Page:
The Department of Anglo-Saxon, Norse & Celtic, in association with Hughes Hall, was delighted to welcome Dr Alex Woolf, of the University of St Andrews, to deliver the 2012 Kathleen Hughes Memorial Lecture on Monday 30th April. To a packed audience, on a lovely sunny evening (after several days of relentless rain), Alex gave a succinct, engaging and up-to-date overview of scholarship on the nature and structures of the Church in the Pictish kingdoms up to the end of the ninth century. Having brought the audience into his intellectual fold, he then proceeded to make some very stimulating - and, to my mind, convincing - arguments regarding some sources for the iconography of late Pictish ecclesiastical art, and we certainly look forward to seeing those arguments developed in print next year.
Cambridge, Corpus Christi College MS 197B - a Northumbrian gospel-book whose stylistic influence is visible on many Pictish inscribed stones (image courtesy of the Parker Library, Corpus Christi College)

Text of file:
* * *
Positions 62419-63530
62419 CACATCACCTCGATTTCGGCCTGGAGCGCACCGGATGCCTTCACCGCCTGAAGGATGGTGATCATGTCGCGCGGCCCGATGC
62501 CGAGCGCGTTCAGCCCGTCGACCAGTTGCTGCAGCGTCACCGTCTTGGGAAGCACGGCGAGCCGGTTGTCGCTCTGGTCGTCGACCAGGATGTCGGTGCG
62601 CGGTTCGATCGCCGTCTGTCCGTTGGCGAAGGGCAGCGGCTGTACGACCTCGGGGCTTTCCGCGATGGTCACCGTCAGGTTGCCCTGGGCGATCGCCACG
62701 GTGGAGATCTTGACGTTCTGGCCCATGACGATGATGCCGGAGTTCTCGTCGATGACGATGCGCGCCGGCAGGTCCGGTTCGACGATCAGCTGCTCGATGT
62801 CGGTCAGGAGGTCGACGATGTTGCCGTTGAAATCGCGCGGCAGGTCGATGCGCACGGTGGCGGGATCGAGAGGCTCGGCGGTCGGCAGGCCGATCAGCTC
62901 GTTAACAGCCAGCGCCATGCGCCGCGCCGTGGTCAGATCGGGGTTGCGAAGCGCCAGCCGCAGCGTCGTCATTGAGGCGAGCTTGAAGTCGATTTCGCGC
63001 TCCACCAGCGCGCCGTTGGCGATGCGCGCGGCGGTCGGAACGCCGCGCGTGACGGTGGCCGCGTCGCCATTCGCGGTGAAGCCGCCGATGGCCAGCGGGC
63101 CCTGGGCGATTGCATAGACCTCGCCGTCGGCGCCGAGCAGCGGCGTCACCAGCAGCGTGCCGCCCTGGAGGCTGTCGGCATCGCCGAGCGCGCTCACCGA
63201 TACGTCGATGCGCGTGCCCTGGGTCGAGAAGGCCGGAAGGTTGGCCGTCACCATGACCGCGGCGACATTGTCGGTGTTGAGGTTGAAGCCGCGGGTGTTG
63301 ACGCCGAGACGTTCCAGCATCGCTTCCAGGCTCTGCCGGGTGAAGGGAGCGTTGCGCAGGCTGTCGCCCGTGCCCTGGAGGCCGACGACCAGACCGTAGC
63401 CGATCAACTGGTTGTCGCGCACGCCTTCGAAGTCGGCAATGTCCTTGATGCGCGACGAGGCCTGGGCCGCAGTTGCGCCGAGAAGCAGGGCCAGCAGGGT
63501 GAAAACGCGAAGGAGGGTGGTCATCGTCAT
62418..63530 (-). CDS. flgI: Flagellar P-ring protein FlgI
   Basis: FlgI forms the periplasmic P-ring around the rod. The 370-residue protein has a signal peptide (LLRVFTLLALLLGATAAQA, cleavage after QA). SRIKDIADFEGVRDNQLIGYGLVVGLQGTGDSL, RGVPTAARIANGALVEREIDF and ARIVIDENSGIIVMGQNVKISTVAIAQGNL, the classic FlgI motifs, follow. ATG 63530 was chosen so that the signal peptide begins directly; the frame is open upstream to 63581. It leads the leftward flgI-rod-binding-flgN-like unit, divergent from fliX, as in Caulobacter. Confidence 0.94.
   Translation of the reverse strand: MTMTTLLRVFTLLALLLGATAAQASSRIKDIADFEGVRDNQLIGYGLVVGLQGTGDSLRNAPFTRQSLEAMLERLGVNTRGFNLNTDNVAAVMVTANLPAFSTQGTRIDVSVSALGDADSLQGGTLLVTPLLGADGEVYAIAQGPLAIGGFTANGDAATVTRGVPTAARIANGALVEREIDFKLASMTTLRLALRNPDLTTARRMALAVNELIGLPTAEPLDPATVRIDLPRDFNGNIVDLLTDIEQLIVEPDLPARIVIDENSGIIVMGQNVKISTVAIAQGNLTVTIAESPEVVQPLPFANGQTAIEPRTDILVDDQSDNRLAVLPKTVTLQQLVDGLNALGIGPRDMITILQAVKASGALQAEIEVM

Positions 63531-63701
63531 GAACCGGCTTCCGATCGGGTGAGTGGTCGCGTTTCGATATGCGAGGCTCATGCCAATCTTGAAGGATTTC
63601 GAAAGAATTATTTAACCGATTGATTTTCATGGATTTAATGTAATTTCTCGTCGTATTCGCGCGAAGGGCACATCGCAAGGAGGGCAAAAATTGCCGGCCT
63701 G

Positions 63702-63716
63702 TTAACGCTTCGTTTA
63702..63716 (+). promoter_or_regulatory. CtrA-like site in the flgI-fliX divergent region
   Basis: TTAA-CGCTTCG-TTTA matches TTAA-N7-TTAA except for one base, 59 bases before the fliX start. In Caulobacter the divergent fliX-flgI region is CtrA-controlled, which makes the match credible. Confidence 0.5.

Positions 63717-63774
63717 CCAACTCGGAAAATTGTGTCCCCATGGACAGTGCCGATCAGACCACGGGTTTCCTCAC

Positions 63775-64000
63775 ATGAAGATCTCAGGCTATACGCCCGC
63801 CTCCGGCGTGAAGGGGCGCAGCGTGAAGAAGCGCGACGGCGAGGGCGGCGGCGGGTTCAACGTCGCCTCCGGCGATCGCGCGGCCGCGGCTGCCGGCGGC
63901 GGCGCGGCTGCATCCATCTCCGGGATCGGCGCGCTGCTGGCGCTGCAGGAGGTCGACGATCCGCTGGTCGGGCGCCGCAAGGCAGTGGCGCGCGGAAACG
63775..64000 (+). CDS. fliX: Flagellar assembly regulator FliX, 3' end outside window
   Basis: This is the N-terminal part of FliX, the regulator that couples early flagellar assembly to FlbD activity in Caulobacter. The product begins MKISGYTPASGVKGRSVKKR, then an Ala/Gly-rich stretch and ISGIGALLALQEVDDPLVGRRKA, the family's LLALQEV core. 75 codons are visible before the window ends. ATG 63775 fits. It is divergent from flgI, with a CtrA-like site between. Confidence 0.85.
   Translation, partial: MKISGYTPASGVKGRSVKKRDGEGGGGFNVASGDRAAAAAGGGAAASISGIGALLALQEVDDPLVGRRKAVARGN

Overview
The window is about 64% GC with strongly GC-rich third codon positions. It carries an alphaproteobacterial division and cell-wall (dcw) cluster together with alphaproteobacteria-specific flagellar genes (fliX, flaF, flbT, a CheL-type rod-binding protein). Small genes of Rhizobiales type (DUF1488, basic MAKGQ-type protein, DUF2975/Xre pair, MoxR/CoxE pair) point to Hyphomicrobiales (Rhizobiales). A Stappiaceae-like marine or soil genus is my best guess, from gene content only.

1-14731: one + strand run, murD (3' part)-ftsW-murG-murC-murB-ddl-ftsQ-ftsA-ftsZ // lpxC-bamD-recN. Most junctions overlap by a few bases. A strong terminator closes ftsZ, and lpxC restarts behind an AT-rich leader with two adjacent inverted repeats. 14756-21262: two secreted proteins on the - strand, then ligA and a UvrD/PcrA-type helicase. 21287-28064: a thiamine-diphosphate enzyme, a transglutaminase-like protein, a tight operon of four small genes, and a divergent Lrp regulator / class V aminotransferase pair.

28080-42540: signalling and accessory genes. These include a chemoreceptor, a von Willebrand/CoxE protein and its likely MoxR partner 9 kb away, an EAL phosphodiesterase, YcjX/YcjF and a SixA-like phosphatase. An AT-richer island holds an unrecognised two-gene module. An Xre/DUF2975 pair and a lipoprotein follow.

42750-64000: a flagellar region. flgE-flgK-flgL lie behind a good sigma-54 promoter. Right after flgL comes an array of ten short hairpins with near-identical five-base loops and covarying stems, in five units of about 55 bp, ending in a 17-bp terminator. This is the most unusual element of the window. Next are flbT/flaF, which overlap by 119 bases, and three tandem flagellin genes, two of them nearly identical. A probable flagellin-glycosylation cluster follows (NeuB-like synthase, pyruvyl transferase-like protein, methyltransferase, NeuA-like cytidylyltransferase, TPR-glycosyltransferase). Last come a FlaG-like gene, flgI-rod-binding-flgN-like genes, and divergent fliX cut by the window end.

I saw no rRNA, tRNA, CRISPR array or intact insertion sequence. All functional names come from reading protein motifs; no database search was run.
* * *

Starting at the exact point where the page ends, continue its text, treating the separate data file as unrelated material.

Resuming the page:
And speaking of things in print, we were pleased on Monday evening to celebrate the publication of two previous Hughes Memorial Lectures, in the presence of their authors, namely Professor Marie Therese Flanagan (Queen's University, Belfast), Reform in the Twelfth-Century Irish Church: A Revolution of Outlook? (the 2010 Hughes Memorial Lecture), and Professor Thomas Charles-Edwards (University of Oxford), St Patrick and the Landscape of Early Christian Ireland (the 2011 Hughes Memorial Lecture), which are now available to buy from the Department of Anglo-Saxon, Norse & Celtic for the princely sum of £5 each.